“We all have kind of an ego,” Winter said of Auctioneers, realtors and
brokers. “We’re salespeople, and we’re excited about our sale. When we
book a contract, it gives you a kind of euphoria.”
Winter said that ego is the biggest challenge Auctioneers and realtors face in working together.
“We might think the broker is a bad guy because they don’t want to give
us any business,” Winter said. “They’ve got the same feeling in their
gut and their heart that we do when they list that house. Why would they
want to give that up, right?”
Auctioneers, Winter said, have to be careful not to step on that passion
as they approach realtors about collaborating. However, the only way to
“cross that bridge” is by educating realtors and brokers, establish a
relationship with them, and convey, tactfully, information about the
auction process, because in some cases, it’s the best method.
Winter said during the Great Recession he read in a real estate
association publication something to the effect that “the auction way is
going to be the way to go” for selling real estate. However, despite
the fact that he would like to see more realtors working with
Auctioneers, not every property is going to be a good match for the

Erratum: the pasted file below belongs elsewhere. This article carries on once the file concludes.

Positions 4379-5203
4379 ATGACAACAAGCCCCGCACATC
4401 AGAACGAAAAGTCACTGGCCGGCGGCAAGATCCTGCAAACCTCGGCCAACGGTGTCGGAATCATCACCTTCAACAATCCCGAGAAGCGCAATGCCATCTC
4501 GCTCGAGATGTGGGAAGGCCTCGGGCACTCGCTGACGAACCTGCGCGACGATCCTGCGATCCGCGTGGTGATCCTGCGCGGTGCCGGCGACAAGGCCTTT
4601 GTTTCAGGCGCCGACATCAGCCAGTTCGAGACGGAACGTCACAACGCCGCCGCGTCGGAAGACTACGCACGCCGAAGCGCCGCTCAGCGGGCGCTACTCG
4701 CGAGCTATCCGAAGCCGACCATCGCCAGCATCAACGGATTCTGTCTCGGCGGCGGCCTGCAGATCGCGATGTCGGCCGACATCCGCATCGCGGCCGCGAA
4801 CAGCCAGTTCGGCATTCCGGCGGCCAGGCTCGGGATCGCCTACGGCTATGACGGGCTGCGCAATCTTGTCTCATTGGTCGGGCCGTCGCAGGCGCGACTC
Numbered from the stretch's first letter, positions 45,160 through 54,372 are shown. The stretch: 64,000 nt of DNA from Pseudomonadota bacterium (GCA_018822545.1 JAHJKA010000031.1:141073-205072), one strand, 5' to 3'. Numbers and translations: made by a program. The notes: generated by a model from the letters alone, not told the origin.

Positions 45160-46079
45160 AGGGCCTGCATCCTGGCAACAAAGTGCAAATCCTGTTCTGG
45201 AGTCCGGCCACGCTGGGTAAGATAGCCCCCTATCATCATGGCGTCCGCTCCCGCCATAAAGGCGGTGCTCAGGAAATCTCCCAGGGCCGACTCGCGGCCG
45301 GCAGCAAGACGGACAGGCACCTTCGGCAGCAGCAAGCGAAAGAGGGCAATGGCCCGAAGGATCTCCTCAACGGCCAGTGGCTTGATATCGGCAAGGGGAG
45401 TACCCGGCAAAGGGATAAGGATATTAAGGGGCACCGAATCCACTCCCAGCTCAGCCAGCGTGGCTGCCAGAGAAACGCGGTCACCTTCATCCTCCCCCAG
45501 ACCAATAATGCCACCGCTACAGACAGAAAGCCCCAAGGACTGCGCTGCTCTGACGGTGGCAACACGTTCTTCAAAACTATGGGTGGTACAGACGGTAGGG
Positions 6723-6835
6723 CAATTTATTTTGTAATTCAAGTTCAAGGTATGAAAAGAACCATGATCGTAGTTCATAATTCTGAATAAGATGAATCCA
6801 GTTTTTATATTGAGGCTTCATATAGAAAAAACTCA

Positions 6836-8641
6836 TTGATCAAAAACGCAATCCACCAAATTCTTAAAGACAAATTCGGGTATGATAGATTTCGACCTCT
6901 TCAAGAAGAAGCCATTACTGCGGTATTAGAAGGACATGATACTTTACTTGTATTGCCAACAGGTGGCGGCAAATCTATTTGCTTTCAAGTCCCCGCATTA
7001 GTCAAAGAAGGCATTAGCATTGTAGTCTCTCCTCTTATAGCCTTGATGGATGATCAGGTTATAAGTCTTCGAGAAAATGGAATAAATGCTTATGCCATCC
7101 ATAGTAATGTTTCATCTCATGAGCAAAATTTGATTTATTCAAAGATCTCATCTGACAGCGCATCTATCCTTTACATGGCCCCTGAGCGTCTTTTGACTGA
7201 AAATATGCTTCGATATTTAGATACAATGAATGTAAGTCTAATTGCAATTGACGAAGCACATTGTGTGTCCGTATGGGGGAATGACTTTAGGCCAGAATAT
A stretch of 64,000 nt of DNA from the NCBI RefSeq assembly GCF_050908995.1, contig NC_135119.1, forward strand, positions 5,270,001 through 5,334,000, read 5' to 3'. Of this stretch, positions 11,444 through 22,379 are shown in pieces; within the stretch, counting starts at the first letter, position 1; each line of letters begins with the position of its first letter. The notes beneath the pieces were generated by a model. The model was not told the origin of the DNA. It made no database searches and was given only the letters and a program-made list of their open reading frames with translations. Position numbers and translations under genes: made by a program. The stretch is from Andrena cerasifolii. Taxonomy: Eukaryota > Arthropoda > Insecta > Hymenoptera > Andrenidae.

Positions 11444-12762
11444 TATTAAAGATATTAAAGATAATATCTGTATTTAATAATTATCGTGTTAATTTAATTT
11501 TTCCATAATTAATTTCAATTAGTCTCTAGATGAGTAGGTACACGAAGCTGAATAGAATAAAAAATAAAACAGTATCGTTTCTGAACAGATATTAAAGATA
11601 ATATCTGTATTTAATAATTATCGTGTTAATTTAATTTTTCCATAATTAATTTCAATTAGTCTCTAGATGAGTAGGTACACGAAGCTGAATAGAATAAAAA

“Not every seller can sell at auction,” he said.
Working with Realtors: Finding allies
Realtors can be a big asset for Auctioneers, Winter said, because they
have “file cabinets” full of properties, and information about past and
current buyers and sellers. The task is to establish a relationship with
these realtors and let them know Auctioneers aren’t “monsters [or] huge
evil people” who are going to take their business away.
“A zero-percent commission is how much money?” Winter asked rhetorically
about situations where a realtor could still make a commission by
turning over a listing to an Auctioneer. “We have similar goals out
there. If we list an auction property, what’s our goal? Sell it/close it
… we have to come alongside our fellow realtors and work with them and
hope they work with us.”
One of the barriers to the auction process is that realtors and brokers
work around an MLS listing price. The topic of reserve prices came up
during Winter’s presentation with one participant asking if a reserve
should ever be revealed.
Winter said revealing the reserve can be a problem. A buyer, he said,
might think the reserve is too high and not show up, missing out on a
chance to make the purchase should the seller agree to let it go for
less than the reserve. Conversely, the buyer might think the reserve is
too low and believe there is something wrong with the property.
“The challenge for the auction industry is that it’s price basedd,” he
said of MLS listings, which is the norm for real estate agents. He also
said that a potential buyer who asks “what will you take for that piece
of real estate,” should be met with an answer of, “all I can get.”
“Don’t say any price,” Winter recommended when questioned about reserves.
This article was an excerpt from a presentation given at the 2017 NAA
International Auctioneers Conference and Show. Want even more tips
regarding this topic? NAA members can access the full audio of this
presentation and many others in the NAA Knowledge Center